Hong Mai has always been interested in computers since the beginning. She recalls having written her first script and thought it was amazing. “Writing a script and having it run successfully is a good feeling,” says Hong Mai.
Hong Mai’s parents were high school teachers but have since retired. It was certain that their two only daughters must continue on to higher education, the elder in IT and the younger in economics. Hong Mai currently lives with her family, almost an hour drive away from work and chooses to spend her weekends with her family indulging at the house or eating out at local restaurants. As she speaks in perfect English, she exposes her unfaltering determination to succeed in life.
However, her tone softens when asked about what she recently did with her family. “I took my mother for the first time to watch a movie in 3D, it was Priest,” she explains smiling with her head gently tilted down in humility. “She was not scared, but my sister and I were. She knew it was all fake. She wished she had seen Avatar in 3D.”
The young and old generations are experiencing Viet Nam’s rapid progression on the international scene. Since opening its doors to the world in 1992, the explosion of limitless opportunities burst within the country’s borders. Hong Mai is part of the 65% of the Vietnamese population under the age of 30. Her ambitions and her interests reflect the growing number of young professionals in Viet Nam who are taking advantage of their country’s political and economic climate.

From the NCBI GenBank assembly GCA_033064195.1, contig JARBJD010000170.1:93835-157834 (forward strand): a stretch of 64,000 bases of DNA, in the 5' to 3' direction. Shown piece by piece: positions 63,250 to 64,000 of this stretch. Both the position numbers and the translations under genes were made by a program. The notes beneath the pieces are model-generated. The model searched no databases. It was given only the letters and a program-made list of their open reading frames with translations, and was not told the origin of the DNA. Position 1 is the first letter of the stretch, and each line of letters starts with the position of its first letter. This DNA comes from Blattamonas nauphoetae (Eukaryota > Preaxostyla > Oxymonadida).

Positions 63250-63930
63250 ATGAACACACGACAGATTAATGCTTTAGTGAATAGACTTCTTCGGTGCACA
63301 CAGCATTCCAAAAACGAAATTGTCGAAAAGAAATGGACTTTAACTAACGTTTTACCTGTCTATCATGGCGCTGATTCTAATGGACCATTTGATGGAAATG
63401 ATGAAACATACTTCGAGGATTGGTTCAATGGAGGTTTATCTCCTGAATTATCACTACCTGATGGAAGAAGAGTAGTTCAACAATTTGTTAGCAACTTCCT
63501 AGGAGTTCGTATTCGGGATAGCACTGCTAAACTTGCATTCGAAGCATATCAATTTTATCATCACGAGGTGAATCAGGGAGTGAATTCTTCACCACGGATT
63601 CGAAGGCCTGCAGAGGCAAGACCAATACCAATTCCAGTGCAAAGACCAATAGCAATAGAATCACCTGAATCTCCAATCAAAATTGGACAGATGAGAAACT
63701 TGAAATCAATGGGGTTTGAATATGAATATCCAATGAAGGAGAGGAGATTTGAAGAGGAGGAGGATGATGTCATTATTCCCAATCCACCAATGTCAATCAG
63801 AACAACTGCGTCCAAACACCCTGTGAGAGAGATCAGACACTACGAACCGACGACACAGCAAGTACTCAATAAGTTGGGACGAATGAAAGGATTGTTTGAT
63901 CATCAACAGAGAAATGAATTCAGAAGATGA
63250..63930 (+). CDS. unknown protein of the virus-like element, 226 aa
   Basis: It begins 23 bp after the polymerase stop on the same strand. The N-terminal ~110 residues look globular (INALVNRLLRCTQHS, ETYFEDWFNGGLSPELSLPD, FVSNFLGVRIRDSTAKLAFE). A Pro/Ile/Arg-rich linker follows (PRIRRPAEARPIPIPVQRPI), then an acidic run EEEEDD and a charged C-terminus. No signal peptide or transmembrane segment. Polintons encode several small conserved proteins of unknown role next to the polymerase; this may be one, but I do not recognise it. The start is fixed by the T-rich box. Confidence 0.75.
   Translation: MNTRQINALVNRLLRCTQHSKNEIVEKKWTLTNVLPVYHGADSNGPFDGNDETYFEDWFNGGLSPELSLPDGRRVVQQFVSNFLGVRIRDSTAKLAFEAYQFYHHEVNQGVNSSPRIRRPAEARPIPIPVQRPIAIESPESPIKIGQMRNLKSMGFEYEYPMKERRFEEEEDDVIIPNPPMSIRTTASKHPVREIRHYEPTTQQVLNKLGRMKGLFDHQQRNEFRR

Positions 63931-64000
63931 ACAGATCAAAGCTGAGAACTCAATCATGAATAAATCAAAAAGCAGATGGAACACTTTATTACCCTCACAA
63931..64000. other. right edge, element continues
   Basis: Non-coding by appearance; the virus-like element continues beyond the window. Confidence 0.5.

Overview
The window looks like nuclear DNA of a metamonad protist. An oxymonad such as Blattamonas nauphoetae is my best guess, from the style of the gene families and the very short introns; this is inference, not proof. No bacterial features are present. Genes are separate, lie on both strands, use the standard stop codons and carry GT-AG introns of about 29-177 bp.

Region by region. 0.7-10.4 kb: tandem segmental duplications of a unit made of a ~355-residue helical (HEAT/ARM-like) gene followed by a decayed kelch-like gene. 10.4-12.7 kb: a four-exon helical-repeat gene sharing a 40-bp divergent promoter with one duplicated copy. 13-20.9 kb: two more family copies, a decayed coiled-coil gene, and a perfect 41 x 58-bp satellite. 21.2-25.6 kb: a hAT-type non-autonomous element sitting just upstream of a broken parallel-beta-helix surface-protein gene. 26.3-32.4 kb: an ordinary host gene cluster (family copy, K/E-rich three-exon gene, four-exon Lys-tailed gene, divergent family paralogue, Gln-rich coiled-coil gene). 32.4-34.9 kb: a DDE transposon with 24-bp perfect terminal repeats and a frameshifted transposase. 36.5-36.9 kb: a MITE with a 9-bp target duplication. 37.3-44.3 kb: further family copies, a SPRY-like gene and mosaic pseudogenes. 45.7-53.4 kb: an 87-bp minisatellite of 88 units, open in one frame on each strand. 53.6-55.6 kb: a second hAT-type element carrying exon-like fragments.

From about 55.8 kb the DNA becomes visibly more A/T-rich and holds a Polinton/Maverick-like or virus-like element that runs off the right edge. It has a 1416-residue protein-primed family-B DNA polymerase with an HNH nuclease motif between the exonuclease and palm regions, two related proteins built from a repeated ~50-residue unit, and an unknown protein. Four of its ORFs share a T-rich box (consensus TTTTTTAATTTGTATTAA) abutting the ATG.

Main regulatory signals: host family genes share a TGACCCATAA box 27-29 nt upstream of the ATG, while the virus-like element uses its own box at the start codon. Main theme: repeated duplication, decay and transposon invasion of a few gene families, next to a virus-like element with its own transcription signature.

Upon becoming a member of the World Trade Organization in 2006, Viet Nam provides an open-door policy to foreign investors along with a strong support to a global community with numerous English language centers found in Ho Chi Minh City and Ha Noi. With labor costs over 30% less expensive than India, Viet Nam steadily makes a presence in the top 20 of Global Services Media’s Top 100 Outsourcing Cities 2010 Poll.
The country continues to emerge as a highly sought after offshore/outsource destination who’s literacy rate according to UNICEF is in the top 96%. Vietnamese culture mirrors its Chinese counterparts with their hardworking attitude and strong family ties. The unity shared for a nation’s progression as a world player encourages the next generation to prove themselves in the international scene through all channels available.
Hong Mai could never have guessed that posting her resume online a few weeks before graduating college would land her an interview with LogiGear and put her developer skills to good use in software testing. But when opportunity knocks, it’s always a good idea to open the door.